Poor Parenting Hurts EverybodyPoor parenting hurts everyone!

Every Friday my syndicated column appears in a bunch of newspapers in southeastern Ontario, and I decided to focus this week’s on people who never discipline their kids–and so raise brats. 

Back a few centuries ago, shame meant something. If you transgressed the community’s values, you were an outcast, a scarlet letter, a source of derision.

We’ve tossed shame aside because we don’t want to be cruel, but I have a brilliant idea of where shame could make a welcome comeback: I think we should make it a source of great shame to raise kids who are brats, because poor parenting hurts everyone.

Think about how many of today’s problems are caused by the fact that so many kids are holy terrors.

Teachers have difficulty teaching, no matter how small the class size, if there are even one or two kids who won’t sit still, who swear a blue streak and who terrorize other children. In response, we’ve created anti-bullying programs, and values education, and “Student of the Week”, all to try to give these bratty children an incentive to not be so bratty. It doesn’t work.

So to all parents of brats, let me be frank: your poor parenting is making life very difficult for the rest of us.

And, as one blogger recently wrote, brat is not a learning disability.

A child may have ADD, but that doesn’t mean he or she is mean, or violent, or cruel. It simply means he or she has trouble paying attention. If your child likes punching kids, or talking back to the teacher, or swearing loudly, he or she is likely not suffering from a psychological disorder. He or she is more than likely suffering from a parental disorder.

Schools cannot make up for lack of parenting.

They can institute breakfast programs and lunch programs, write new curriculum, and hire teachers’ aides to watch the out-of-control students, but in general, most children who don’t behave at school have simply never been taught to behave at home (the exception would be kids with real ADHD or similar disorders who can’t deal with school’s chaotic environment).

A century and a half ago, 18-year-old school marms managed one-room schoolhouses with many more children than your typical grade one class today, but they were able to do so partly because the kids behaved. And it wasn’t just because the school marm had the ability to rap one’s knuckles with a ruler. It was because if word of a child’s misdeeds made it back to the parents, that child would be in a whole other whackload of trouble. Parents refused to tolerate brattiness.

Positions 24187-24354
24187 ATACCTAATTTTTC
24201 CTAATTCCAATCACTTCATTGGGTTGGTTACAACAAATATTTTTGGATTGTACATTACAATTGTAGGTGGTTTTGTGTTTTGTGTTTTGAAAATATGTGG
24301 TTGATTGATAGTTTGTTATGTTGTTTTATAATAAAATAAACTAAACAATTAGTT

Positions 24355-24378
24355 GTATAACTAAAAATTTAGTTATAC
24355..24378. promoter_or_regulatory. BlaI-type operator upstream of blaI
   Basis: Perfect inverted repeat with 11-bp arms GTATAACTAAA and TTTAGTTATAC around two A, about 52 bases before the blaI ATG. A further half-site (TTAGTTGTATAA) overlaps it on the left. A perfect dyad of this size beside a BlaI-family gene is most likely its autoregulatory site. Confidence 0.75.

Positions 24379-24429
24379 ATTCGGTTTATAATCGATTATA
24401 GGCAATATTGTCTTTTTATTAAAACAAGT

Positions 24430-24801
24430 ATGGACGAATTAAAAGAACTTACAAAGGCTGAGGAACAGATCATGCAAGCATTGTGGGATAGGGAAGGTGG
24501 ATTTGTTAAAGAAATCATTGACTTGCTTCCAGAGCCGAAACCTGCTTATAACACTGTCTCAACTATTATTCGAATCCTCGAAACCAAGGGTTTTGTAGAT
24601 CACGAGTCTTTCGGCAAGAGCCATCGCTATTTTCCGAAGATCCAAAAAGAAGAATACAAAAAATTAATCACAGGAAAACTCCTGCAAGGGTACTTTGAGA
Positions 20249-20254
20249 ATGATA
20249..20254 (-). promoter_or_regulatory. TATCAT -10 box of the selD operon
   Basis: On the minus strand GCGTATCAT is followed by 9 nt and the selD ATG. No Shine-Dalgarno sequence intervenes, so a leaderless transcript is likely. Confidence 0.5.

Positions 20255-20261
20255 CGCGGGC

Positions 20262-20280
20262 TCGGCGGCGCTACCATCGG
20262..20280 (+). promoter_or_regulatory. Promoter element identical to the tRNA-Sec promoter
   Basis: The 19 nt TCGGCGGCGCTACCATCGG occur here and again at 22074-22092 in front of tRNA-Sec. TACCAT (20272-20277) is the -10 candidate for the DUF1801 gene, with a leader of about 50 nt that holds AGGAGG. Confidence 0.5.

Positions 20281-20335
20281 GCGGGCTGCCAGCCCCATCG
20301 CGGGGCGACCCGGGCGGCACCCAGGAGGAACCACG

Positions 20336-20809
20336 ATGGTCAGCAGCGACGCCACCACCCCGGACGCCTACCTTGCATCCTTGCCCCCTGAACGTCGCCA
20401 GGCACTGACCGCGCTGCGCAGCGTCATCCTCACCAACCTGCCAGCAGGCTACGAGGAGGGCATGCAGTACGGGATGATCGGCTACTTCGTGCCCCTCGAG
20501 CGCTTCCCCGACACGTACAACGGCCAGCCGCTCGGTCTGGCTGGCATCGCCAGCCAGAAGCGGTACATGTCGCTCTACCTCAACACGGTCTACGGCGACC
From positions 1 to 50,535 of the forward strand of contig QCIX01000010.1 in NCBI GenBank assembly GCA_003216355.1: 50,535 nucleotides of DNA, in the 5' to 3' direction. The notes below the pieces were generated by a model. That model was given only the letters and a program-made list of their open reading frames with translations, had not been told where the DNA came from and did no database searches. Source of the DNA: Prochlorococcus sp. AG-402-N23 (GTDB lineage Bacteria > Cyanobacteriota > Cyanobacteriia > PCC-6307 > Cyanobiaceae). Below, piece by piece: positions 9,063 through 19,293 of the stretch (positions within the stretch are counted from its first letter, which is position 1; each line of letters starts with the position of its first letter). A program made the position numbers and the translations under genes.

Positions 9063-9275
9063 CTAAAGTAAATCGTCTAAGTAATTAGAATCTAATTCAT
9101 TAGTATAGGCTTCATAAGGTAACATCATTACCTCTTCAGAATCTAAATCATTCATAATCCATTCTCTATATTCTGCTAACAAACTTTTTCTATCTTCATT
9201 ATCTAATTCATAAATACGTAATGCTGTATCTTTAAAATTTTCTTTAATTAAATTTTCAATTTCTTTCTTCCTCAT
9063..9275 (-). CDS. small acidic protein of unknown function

I’m not saying schools don’t contribute to the problem. I know one boy with ADD who acts out at school but doesn’t act out at church or at home, because he simply needs structure. His open, multi-grade classroom doesn’t give enough structure, and he can’t handle it.

Not paying attention, though, is completely different from being mean.

And when teachers have children in their classrooms who talk back, who won’t stay in their seats, and who hit and yell, then how do we expect other children to learn? It’s not fair to the kids who do want to practice their multiplication tables and read in peace.

We must have compassion for badly-behaved children who are in the care of the Children’s Aid Society, or who have grown up with truly horrific home situations. Their behaviour is a natural reaction to the horrors they have been dealt, and I hope that our schools and our children’s welfare system can at least make a stab at getting these children on healthy footing. But many of the mean, badly behaved children I know have parents who should know better. You are not supposed to be your child’s friend. You are not doing your child favours if you never discipline, never set limits, and give children everything they want. You’re creating monsters the rest of us have to deal with it. And that is truly a shame.

Overcoming Poor Parenting–and Not Raising Brats

If you want to make sure that you don’t raise kids who wreak havoc, here are some posts that can help:

10 Ways to Discipline without Spanking

The Pyramid Method of Discipline

When Teenagers Stop Listening

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